Organization Tips for Librarians

Mar 14, 2016 11:16:11 AM / by Lindsay Mullen

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Staying organized as a librarian can be stressful. Between helping a wandering patron find his inner Fred Astaire after directing him to your newest copy of Tap Dancing America and facilitating lively discussions in your library’s makerspace, you may often find yourself too pressed for time to adopt an organizational structure at your library. Here are a few ways your library can stay organized without stretching your staff (and yourself) too thin.

Deciding on Dewey

Since 1876, the Dewey Decimal System has been your library’s go-to for organizing library resources. However, some experts say that the Dewey Decimal System’s rigid numbering system turns off potential patrons with its sometimes-complicated organizational system. In order to make sure your library stays organized in a way that is useful for your patrons, it may be time for your library to reflect on its Dewey way of life and determine whether it’s a help or a hindrance.

Common considerations are your own personal preference (you’re the one who organizes the resources!) and what age range your library typically sees. While older adults may take comfort in the system they have been familiar with for years, millennials might be more open to a library organized more clearly by subject matter. Whatever your final decision, now is the time to channel your inner Aly and A.J. and consider writing Dewey into your Potential Breakup Song.

Uncluttering Kid’s Areas

The children’s room at your library is a haven for young learners to let their imaginations run free. Unfortunately, sometimes this running isn’t limited to their imaginations, and all that activity can wreak havoc on your existing organizational systems. So that you don’t end up reorganizing shelves that somehow hold yesterday’s crafts instead of books, try your hand at developing an organization game plan among your younger patrons.

While controlling the actions of each and every 2nd grader who just discovered cotton candy for the first time is unrealistic, there are a few steps you can take to ensure that a portion of your collection remains organized for the long haul. Start by putting your most popular kid’s items in one section without a strict organization structure in place. This way, young children will gain easy access to the books they want to read the most and you won’t have to worry about carefully filing them away afterwards. Then, try your organizational skills for your up and coming patrons who just graduated to their junior high years and provide careful instructions to help them return each library resource to its proper place. By maintaining proper signage and taking an interest in these “older” patrons, your library will stay better organized, while familiarizing America’s youth with library best practices.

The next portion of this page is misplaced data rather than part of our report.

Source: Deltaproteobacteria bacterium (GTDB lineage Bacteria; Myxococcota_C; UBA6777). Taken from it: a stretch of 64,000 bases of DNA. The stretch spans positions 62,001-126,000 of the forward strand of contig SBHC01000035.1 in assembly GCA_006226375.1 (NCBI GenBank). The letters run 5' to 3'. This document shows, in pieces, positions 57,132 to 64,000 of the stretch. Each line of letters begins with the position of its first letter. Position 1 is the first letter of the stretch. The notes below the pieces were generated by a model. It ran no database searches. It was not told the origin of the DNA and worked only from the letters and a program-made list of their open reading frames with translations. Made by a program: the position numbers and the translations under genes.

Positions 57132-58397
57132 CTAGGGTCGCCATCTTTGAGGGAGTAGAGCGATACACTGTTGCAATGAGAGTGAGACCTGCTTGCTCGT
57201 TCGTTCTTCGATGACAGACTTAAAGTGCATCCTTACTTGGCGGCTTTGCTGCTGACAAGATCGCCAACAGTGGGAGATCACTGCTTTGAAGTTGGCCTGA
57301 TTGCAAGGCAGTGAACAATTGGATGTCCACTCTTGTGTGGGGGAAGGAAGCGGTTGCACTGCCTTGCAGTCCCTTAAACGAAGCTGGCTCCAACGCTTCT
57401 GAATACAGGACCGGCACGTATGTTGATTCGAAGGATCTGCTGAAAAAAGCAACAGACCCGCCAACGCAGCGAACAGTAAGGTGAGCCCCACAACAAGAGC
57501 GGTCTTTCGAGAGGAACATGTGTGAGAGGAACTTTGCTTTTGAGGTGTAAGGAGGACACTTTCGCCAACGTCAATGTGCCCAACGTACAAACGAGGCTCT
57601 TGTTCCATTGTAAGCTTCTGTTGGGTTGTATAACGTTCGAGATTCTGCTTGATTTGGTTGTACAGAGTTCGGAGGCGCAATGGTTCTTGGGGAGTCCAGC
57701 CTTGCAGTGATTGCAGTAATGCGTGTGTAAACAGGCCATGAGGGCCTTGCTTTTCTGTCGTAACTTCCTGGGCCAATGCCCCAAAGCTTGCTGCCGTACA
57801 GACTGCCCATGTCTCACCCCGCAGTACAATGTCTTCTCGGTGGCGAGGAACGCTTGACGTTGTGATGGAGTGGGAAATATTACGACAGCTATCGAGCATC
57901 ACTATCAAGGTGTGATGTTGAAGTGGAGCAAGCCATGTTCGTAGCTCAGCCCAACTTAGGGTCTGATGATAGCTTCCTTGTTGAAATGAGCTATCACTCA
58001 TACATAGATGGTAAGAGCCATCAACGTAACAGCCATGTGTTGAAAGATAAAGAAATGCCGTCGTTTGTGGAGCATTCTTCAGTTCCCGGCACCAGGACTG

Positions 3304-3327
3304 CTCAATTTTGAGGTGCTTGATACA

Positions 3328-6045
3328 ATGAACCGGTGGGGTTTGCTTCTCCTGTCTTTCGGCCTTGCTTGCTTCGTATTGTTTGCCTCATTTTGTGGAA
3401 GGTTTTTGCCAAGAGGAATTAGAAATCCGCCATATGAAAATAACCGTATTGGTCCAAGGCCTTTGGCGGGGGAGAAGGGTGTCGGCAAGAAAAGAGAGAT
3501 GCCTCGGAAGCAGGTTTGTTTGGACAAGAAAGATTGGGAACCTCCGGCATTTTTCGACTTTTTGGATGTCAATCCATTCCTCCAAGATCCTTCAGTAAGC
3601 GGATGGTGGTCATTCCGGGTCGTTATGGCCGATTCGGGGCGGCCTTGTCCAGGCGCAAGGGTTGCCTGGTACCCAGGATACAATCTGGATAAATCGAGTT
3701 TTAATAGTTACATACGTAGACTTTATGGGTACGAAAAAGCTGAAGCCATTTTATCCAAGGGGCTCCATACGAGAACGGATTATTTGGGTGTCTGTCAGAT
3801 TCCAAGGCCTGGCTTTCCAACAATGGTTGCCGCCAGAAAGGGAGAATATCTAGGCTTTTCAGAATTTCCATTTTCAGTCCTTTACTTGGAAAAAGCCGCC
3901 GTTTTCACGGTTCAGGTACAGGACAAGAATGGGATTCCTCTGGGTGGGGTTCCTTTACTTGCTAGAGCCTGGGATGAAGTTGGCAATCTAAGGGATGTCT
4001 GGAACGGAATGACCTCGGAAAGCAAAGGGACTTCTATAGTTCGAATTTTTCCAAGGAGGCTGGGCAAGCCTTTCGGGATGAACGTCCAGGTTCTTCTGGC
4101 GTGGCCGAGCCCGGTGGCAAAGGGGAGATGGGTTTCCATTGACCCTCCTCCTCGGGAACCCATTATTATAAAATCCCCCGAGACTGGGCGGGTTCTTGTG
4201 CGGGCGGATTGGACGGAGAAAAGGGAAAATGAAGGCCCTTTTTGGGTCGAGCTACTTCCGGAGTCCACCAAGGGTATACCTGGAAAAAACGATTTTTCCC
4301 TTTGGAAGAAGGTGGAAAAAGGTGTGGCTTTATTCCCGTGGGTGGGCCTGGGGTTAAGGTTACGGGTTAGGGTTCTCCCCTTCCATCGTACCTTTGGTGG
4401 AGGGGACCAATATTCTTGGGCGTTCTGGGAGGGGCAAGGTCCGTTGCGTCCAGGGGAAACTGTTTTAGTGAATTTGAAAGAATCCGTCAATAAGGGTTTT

Monthly Calendars

Your library is the stomping ground for interactive patron events. However, with new opportunities on the horizon for your library—like your newest makerspace exhibit or your upcoming book club for those obsessed with young-adult dystopian novels, it may be difficult to properly plan for events and you may find event details begin to fall through the cracks.

Try organizing your library events by keeping a master library calendar on both the website and for internal use. Programs like Google Calendars even allow you to set reminders so you never again show up to your library’s potluck empty-handed. By offering an RSVP function, you will always be best prepared to manage your turnouts and put on a library event for the ages.

Organizing your library doesn’t have to be complicated. By taking stock of your patrons and figuring out what your pain points are, your library will always be able to put its best book forward and establish the most effective organization system. For more tips on improving your library, take a look at our whitepaper: Branding Your Library: Insights from Today’s Top Librarians.

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Topics: Public Libraries

Lindsay Mullen

Written by Lindsay Mullen

Lindsay Mullen is CEO of Prosper Strategies, working behind the scenes to support the Mango team's world of lovable language learning. A language aficionado herself, Lindsay oversees a team of marketers fluent in public relations, content development and strategy (and they speak some German, French, Spanish and Chinese as well.)

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